Can you really “lose” a language that you’ve learned?

Polyglot Camille Hanson

I think I am a language nerd. Yeah, it’s pretty safe to say I am. I love languages and studying them is one of my favorite things to do. Truly! I really want to be a polyglot, which means being able to speak 5 or more languages at a high proficiency. I’m not quite there yet, but I like to think that I am on my way. English is my mother tongue of course and I am currently studying my 5th foreign language, French.

My first foreign language I learned was Spanish. I want to say that I learned it pretty well. We (my husband & I) had a private teacher for 3 months in Mexico and lived with a Mexican family during that time. My little world during this time was Spanish. In total we spent a little more than 3 years in Spanish speaking countries.

However after that, for a few years, my Spanish was pretty dormant. Then I decided to learn Italian, literally on a whim. It’s my preferred language to speak at the moment. I became quite obsessed with studying Italian, using every free moment to learn. For months I averaged 3 hours a day of making Italian my world.

At first, when I would go to speak Italian, Spanish was my default. Naturally Spanish words would come out of my mouth when I didn’t know the Italian words. It was so strange. But after awhile I noticed my Italian becoming stronger and stronger. Then the most unexpected thing happened. I began to forget my Spanish. Even the simplest things wouldn’t come to me.

I started to panic because I didn’t want to LOSE my Spanish. Learning Spanish was one of the most challenging things I had ever done. Seriously, birthing babies and learning languages. Both super hard, both super worth it!

On another note, I feel like the first foreign language you learn is the hardest. But after that you learn how to learn languages and the proceeding languages can be learned at a faster speed, at least in my experience. Also I am sure it depends on what languages you are learning. Keep pressing through, regardless!  Italian and Spanish both come from Latin roots and there is a crossover in some of the words. I wanted to say easy things in Spanish but couldn’t and I felt like this time the Italian words were there first to come to my mind.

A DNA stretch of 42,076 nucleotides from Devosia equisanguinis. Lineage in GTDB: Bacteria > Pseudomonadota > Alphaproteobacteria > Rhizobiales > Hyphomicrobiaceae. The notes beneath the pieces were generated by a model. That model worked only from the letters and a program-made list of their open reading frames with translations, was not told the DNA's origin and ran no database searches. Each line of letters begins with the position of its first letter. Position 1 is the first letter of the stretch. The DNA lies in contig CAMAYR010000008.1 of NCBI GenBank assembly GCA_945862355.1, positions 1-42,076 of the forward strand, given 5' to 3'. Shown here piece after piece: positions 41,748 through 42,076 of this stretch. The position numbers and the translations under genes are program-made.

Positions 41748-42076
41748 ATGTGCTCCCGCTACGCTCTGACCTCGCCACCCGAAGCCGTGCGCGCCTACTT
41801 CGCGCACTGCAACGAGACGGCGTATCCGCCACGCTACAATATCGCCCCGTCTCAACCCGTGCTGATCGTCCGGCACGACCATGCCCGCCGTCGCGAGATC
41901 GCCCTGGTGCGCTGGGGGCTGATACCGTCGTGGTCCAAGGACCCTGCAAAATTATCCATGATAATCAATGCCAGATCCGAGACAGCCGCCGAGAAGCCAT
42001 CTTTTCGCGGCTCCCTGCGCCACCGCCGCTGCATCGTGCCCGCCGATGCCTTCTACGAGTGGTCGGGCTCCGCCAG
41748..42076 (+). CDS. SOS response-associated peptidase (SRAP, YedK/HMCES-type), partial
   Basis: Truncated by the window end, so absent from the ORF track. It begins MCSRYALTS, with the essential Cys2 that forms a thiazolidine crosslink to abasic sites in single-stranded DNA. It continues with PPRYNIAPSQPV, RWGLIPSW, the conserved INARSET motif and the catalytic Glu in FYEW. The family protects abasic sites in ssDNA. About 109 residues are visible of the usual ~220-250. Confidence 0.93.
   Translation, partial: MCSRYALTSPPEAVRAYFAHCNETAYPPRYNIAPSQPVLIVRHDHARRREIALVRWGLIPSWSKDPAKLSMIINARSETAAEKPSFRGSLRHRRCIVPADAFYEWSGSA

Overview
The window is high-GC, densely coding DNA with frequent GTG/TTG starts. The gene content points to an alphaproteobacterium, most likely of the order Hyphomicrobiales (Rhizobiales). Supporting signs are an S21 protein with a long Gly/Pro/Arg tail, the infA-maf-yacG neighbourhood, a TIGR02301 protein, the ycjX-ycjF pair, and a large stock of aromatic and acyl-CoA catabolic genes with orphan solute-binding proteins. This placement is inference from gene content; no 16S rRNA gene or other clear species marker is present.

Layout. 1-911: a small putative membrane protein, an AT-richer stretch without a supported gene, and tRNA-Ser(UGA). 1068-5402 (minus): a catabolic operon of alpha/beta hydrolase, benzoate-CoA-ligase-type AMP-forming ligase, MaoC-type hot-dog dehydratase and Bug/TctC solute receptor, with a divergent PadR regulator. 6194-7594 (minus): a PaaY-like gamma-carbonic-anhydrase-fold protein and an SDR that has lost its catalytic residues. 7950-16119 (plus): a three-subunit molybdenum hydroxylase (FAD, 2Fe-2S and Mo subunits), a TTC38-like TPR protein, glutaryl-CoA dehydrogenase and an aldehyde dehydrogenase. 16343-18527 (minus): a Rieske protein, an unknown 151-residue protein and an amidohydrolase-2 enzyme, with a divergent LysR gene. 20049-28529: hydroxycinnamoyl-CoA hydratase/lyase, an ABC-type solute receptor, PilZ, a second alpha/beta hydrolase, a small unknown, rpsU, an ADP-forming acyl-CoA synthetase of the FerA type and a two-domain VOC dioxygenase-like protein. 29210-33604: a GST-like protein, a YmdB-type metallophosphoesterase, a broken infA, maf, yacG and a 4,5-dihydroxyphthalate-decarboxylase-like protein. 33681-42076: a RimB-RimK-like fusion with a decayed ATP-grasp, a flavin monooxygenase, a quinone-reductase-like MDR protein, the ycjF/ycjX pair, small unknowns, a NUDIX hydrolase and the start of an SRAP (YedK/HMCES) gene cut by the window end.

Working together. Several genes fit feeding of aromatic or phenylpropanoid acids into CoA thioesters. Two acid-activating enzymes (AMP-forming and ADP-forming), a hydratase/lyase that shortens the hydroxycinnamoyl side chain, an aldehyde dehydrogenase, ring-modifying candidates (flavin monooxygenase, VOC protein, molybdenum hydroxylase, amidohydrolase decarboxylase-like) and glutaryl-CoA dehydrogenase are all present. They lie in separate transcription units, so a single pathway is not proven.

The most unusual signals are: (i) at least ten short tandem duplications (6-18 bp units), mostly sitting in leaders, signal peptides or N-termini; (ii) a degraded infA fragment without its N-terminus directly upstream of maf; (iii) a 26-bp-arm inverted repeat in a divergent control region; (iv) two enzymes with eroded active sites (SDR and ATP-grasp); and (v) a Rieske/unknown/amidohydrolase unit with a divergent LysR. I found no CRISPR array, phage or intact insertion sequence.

We were about to set out on our journey to Europe which included Spain and seeing a lot of our old friends. I knew I had to do something to avoid the embarrassment of my lack of Spanish in front of our dear friends. Calvin encouraged me to start practicing Spanish on Hellotalk (a language app) because I was already there practicing Italian everyday. About 3 weeks before our trip, I signed up on the app for Spanish as well.

It was strange at first, but little by little Spanish started coming back to me. I would say within a month, I felt comfortable again conversing in Spanish. It was challenging at first switching back and forth between Italian and Spanish throughout the day (depending on who was on the language app). But it was worth it!

So, the question is, can you lose a language that you’ve once learned?

I think if you have learned it well, it’s in there in your brain somewhere. But I do believe if you don’t practice it, you will struggle when it comes time to converse. If it lies dormant for years, it may take you some time and effort for it to come back again. I do my best to converse daily in Spanish and Italian because I want to keep both languages strong. It took some time for my brain to learn to separate the two languages and I still confuse words on a daily basis from the languages but overall I feel like I manage to communicate okay. It’s all part of the process.

Language learning is a never ending journey with the possibility to learn something new every single day! But in order to keep the languages you’ve learned, you have to put forth the effort and practice them at least a little bit everyday.

What about you. Have you forgotten a language that you once knew or have a language learning story you want to share? I would love to hear about your experience!

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